People

Patricia Bruininks, PhD, an assistant psychology professor at Hendrix College, won the Martin E.P. Seligman Award for outstanding dissertation research in positive psychology in October. The award, funded by the John Templeton Foundation, included a $1,000 cash grant and travel expenses to the International Positive Psychology Summit, Sept. 29-Oct. 2, in Washington, D.C. Arthur Schwartz, executive vice president of the Templeton Foundation, presented the award to Bruininks.

Now in its seventh year, the Seligman Award recognizes talented and promising young researchers exploring positive psychology topics that focus on building human strengths. Bruininks' research defined hope as a characteristic distinct from optimism and other related states. She measured hope by creating an individual-difference measure based on her definition. She found that hope is most similar to, but still distinct from, wishing, and that hope differs from optimism by being an emotion, representing more important, but less likely outcomes, and by allowing for less personal control.

Bruininks is now collecting data to examine the psychophysiology of hope to better understand what underlies individual differences in hoping.

Linda Spear, PhD, a distinguished professor of psychology at the State University of New York-Binghamton, accepted the National Institute on Alcohol Abuse and Alcoholism's Mark Keller Award and delivered an accompanying lecture on adolescents and alcohol in November at the National Institutes of Health.

Spear has published landmark studies on the effects of alcohol on the developing brain. Her work centers, in particular, on alcohol sensitivity and use during adolescence, the age when many young people first drink alcohol. Spear uses animal models to identify factors that might contribute to adolescents' propensity to experiment with alcohol and to determine why this age group seems to be prone to excessive drinking. Her findings are helping scientists understand how alcohol affects the developing brain and ultimately how drinking during adolescence may contribute to alcohol-related problems later in life.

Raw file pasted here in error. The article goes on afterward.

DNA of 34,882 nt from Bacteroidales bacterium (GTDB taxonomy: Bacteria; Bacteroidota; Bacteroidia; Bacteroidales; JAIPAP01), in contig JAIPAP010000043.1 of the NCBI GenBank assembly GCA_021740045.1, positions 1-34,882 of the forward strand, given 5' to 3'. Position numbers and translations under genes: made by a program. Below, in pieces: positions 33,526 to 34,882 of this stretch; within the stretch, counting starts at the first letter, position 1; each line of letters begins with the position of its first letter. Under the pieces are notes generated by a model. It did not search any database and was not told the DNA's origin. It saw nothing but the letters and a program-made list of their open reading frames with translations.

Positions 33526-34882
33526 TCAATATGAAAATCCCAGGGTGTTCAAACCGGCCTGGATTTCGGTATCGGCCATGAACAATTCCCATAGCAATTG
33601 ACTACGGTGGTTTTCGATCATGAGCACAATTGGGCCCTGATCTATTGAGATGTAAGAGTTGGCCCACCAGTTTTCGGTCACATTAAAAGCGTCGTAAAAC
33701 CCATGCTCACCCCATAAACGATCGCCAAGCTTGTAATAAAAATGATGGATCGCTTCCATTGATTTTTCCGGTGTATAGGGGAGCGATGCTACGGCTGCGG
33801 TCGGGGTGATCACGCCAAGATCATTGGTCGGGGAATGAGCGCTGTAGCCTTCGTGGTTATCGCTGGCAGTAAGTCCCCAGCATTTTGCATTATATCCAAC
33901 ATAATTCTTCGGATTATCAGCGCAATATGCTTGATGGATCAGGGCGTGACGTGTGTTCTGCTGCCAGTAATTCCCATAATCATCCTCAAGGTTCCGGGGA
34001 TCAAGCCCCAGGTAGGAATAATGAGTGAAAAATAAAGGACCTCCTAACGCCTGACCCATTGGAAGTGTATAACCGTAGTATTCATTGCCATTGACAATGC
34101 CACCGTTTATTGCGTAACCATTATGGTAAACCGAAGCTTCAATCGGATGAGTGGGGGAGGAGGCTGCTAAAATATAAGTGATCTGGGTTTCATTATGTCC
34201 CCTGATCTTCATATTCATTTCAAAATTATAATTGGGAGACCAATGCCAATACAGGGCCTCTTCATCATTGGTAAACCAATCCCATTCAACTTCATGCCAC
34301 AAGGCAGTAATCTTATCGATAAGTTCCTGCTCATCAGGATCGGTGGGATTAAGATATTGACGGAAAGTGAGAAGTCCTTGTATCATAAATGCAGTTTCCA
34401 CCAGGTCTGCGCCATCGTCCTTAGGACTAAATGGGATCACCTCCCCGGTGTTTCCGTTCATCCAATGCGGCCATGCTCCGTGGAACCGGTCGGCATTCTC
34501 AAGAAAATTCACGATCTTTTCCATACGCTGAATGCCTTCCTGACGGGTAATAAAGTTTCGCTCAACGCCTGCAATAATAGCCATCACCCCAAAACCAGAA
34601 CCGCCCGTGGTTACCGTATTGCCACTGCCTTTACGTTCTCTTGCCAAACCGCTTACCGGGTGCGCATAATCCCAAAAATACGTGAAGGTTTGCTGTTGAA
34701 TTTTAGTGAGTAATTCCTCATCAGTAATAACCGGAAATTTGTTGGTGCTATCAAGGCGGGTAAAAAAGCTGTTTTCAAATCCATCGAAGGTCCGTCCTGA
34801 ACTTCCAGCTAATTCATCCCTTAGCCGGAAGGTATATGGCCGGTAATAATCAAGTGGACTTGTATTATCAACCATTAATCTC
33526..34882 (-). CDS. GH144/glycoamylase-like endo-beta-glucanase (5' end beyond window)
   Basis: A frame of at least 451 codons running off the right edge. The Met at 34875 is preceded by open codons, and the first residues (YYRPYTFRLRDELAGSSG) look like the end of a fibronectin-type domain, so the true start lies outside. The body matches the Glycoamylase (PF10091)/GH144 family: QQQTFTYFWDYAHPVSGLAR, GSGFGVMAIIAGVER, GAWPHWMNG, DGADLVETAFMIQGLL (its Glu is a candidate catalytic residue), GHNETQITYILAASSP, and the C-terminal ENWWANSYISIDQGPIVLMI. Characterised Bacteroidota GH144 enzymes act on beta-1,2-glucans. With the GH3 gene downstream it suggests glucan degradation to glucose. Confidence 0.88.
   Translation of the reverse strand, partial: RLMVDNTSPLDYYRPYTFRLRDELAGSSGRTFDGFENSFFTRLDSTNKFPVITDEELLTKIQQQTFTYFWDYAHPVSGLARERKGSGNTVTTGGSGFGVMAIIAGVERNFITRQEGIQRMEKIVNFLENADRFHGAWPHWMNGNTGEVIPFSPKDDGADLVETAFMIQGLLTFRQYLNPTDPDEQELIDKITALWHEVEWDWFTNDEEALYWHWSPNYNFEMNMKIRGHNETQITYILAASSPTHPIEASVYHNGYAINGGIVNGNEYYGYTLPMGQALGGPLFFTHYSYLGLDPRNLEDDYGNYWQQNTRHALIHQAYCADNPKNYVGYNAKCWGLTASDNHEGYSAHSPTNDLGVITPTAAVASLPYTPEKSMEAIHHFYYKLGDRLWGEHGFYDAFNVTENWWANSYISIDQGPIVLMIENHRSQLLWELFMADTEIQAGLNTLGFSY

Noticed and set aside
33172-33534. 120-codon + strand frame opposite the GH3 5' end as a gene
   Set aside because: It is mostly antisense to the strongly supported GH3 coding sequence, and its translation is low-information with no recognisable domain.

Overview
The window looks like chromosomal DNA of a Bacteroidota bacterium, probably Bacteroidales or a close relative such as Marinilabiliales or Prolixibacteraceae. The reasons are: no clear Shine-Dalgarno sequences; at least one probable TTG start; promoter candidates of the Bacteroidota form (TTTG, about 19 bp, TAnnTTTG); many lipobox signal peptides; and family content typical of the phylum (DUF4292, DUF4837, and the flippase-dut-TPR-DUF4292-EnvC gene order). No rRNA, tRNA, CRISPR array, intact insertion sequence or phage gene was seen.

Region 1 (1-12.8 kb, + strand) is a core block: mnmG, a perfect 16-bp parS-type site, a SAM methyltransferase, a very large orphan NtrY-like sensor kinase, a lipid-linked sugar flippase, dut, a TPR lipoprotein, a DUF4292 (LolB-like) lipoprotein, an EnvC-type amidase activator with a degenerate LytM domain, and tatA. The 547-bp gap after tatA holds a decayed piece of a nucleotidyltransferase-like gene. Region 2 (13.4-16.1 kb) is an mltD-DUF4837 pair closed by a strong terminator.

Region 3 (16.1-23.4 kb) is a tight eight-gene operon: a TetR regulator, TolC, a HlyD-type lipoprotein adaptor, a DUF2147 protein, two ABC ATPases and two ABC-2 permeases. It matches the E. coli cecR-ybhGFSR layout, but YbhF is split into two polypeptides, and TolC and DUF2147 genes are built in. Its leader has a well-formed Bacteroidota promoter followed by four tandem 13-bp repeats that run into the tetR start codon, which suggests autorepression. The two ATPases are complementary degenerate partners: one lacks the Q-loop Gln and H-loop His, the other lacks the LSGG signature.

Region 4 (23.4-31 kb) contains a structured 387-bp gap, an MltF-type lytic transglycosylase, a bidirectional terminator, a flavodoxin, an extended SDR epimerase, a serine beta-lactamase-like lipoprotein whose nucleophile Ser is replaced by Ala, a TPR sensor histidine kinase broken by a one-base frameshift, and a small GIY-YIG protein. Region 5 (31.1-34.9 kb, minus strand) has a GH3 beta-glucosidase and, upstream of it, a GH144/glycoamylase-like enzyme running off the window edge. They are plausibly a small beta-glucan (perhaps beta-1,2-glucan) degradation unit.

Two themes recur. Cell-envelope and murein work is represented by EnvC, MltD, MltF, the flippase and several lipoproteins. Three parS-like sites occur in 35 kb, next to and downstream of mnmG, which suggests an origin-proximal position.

The annual Mark Keller Award recognizes outstanding alcohol researchers who make significant contributions to the field's understanding of alcohol's effects, and the prevention and treatment of alcoholism.

The Department of Education's National Institute for Disability and Rehabilitation Research awarded psychologist Daniel Holland, PhD, a 2006 Mary E. Switzer Distinguished Fellowship in September. The fellowship supports research in disability issues. Holland, an associate psychology professor at the University of Arkansas-Little Rock, studies, among other topics, disability activism in post-communist Eastern Europe. He will use the award to study how disability activists have promoted disability rights and independent living in Poland, Czech Republic, Hungary and Slovakia. The research will examine grassroots disability activities in those countries as well as international disability policies, such as at the United Nations and the European Union.

APA member Pamela Merkys, PhD, a clinical and geriatric psychologist for Cleveland-based Psychological Transitions, won first place in the Gloria Film Festival in West Valley City, Utah, for her film script "The Yellow Wallpaper." The script is an adaptation of an 1891 short story about a young mother's descent into postpartum mental illness in the care of her loving family. Merkys is also a finalist in the British Short Film Festival and semifinalist in the Page International Film Festival. Her first movie, "Going Postal," is being filmed in December. Merkys received her clinical psychology PhD in 1996.

In October, psychologist Claude M. Steele, PhD, the Lucy Stern Professor of Psychology at Stanford University, delivered the second American Education Research Association (AERA) Brown Lecture in Education Research.